More than 1,000 international cultural figures went on to sign a statement in solidarity with the community of Lydda, which was published on May 25th. Signatories included artists Molly Crabapple and Rehab Nazzal; scholars Judith Butler and Angela Davis; and authors Rachel Kushner and Ottessa Moshfegh.

At the same time, other groups of cultural workers were mobilising. Members of the children’s picture book industry KidLit4Palestine published an open letter, ‘Solidarity with Palestinian Liberation’. It said:

 ‘We note that the industry has largely maintained its silence on the ethnic cleansing of Palestine’ 

and stated that its’ signatories 

‘stand unequivocally in solidarity with Palestinians as they resist colonisation’. 

Architects and planners also spoke out fiercely, in a statement entitled: Architecture and Urban Planning Organizations Stand in Solidarity for Palestine. Signed by over 250 organisations from around the world, it said:

 “We recognise that architecture and planning continue to be used by Israel to consolidate and extend its illegal occupation of Palestinian”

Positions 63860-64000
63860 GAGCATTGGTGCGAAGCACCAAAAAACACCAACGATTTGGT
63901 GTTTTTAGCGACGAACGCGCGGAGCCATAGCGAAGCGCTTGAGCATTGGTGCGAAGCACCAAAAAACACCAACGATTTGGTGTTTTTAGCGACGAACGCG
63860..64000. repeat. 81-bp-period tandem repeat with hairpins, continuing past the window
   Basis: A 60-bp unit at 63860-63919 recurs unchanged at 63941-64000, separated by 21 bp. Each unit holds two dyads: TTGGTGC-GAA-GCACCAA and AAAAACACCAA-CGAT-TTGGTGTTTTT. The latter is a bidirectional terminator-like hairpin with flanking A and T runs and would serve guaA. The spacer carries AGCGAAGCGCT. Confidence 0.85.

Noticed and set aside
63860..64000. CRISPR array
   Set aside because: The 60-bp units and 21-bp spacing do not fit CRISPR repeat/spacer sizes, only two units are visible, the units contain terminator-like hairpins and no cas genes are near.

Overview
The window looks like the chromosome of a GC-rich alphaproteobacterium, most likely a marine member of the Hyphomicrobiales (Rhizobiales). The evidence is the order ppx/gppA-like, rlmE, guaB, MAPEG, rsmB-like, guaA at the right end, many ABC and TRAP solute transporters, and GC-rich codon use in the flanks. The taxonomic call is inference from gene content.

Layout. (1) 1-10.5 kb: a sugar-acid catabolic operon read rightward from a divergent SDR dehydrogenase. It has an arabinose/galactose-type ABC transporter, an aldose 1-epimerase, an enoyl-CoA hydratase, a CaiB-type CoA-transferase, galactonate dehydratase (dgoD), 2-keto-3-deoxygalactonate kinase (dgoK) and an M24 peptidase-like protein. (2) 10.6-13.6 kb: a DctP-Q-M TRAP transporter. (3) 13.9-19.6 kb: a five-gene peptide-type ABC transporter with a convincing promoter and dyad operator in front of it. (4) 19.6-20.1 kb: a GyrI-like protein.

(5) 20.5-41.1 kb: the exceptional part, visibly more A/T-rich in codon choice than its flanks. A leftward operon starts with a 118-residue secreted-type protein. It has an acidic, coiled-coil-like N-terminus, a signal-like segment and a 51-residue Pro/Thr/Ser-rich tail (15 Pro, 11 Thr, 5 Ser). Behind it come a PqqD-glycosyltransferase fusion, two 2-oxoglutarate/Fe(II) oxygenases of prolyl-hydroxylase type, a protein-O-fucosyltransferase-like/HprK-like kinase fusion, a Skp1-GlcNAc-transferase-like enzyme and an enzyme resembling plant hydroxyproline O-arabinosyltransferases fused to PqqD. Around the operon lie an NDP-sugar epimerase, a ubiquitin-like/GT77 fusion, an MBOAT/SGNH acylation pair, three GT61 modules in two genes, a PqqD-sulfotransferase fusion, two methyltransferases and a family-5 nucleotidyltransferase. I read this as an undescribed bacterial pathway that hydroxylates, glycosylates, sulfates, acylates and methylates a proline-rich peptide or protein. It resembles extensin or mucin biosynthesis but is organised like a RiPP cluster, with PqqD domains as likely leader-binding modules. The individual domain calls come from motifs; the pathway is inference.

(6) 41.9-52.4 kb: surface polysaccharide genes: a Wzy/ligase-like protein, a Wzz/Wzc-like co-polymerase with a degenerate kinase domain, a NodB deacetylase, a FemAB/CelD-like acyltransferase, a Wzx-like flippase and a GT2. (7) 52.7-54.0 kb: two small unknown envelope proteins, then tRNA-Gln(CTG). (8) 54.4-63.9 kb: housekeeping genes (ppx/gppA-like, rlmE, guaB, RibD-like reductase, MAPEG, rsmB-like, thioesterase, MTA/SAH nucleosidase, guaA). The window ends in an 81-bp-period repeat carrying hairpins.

It went on:

‘We commit to amplify the voices, stories, and histories of Palestinian people in their struggle for justice and freedom from occupation, through the following:

1.    Pressuring our institutions to support the Palestinian call for Boycott, Divestment, Sanctions and refusing to engage in partnerships with entities that enact or implement Israel’s apartheid policies.

2.    Supporting student, faculty and staff activism for justice in Palestine

3.    Holding accountable those who undermine academic freedom within our institution by silencing, threatening or bullying students, staff, and faculty who speak up against Israeli State violence

4.   As we teach about architecture and planning’s complicity in settler colonialism and apartheid, we commit to teaching about Palestine by centering Palestinian scholarship and experience’.

The Arab Free Cinema Network released a statement on May 22nd, asserting their belief in cinema ‘as a form of resistance’ and affirming their support for the movement for Boycott, Divestment and Sanctions (BDS). They stated their refusal to cooperate with Israeli film festivals, and called on other film-makers to do the same.

Artists for Palestine UK launched the Artists’ Pledge for Palestine in 2015. It has attracted over 1400 signatories from across the arts, many in the past two weeks, with artists committing to refuse to work with complicit Israeli organisations. We are proud to play our part amid the inspiring groundswell of solidarity and pressure for meaningful change.

Artists’ Pledge for Palestine

We salute the commitment and energy of so many artists, activists and organisations working together to further the cause of justice and freedom for Palestinians.

Notes